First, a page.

There is another Arab film festival happening in London in September (besides masafat). The one from Egypt is Mohamed Khan’s Before the Summer Crowd, which I never got to see and can not remember it raising a lot of discussion. Normally I wouldn’t have noticed it, except that Khan has just passed away. (Not just, actually it is almost a month now).
He was mourned by loads of more capable, loving people, and there is nothing really appropriate I can say. I saw him in person in the last Cairo Book fair, he is nice, and I am socially awkward, and there was a book signing, and that was it. I gave him an awkward half-smile, and a hello, and left.
Khan might be one of the very few who could make films in which Cairo is itself. He is also one of the very very few who like their female characters (I can think of now one else who genuinely like their female characters in this particular way, except Saramago). I guess one of the multiple legacies he leaves for a distant fan like me, (as opposed to my friends who were his friends) is that he loved Cairo and its people enough to tell faithful stories about both, about how they both mutually hurt each other, and about their making up and reconciling as well. Stories about awkward half-smiles.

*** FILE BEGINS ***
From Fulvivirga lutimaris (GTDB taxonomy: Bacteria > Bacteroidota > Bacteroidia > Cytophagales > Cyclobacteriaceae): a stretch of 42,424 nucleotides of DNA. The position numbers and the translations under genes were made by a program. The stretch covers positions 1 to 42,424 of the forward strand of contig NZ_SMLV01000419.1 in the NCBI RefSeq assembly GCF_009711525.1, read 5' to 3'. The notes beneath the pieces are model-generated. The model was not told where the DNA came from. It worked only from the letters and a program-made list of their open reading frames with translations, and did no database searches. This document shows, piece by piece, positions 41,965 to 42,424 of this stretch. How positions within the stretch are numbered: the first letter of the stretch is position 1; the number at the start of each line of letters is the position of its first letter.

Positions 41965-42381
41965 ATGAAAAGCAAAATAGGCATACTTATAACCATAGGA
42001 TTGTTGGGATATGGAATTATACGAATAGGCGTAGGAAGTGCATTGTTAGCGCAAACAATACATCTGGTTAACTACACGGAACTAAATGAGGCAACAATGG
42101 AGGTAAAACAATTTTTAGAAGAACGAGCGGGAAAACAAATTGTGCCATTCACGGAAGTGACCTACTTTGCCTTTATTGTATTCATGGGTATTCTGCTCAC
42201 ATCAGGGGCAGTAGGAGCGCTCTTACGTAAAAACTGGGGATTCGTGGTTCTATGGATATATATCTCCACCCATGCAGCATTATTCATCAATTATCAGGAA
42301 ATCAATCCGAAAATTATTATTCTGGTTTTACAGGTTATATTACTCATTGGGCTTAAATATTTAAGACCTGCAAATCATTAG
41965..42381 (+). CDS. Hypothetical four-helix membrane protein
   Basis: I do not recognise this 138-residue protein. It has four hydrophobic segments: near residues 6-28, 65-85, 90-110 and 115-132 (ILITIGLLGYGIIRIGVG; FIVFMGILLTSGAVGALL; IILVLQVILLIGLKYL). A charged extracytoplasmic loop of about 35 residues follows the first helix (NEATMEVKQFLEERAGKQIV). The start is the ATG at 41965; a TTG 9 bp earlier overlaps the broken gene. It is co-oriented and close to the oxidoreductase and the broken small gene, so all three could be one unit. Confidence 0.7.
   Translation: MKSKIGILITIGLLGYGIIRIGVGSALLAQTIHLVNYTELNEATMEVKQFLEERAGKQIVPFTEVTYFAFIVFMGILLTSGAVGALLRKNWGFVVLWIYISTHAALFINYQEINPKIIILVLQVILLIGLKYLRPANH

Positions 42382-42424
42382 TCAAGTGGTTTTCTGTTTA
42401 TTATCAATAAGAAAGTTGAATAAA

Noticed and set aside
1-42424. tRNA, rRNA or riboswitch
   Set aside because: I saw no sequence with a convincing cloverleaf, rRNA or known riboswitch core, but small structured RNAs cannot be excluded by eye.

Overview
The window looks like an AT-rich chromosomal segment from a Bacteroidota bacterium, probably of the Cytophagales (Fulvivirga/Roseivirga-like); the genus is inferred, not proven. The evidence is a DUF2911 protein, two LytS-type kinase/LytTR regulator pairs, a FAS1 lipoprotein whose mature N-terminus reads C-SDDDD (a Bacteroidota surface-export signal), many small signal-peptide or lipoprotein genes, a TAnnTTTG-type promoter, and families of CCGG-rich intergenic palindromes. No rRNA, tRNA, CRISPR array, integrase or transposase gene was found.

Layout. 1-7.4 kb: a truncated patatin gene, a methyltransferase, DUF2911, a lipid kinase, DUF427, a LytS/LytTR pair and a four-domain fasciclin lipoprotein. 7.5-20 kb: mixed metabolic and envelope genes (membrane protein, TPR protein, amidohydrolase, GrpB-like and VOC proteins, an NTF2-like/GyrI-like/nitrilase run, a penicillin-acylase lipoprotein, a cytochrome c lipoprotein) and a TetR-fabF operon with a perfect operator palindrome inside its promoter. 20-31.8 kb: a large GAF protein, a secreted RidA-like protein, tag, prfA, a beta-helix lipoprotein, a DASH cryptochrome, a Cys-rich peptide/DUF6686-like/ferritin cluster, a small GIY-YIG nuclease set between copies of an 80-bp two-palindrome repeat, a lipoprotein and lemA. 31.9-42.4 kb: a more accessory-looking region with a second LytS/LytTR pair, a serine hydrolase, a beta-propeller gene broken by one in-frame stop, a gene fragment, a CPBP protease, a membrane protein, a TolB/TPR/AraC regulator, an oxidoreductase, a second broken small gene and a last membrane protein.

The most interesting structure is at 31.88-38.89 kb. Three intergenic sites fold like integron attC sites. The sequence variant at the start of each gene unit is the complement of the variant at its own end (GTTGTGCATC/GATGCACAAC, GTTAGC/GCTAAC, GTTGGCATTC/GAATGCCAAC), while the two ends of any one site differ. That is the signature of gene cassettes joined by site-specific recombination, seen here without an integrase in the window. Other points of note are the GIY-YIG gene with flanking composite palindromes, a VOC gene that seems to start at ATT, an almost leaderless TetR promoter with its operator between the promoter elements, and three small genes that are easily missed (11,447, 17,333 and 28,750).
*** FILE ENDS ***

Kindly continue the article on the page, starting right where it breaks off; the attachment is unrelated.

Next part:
This is a nice article (in Arabic) is speaks about four hidden lives of the city in his movies, one of which I have been promising to write about since ages, may be it is time to get down to it.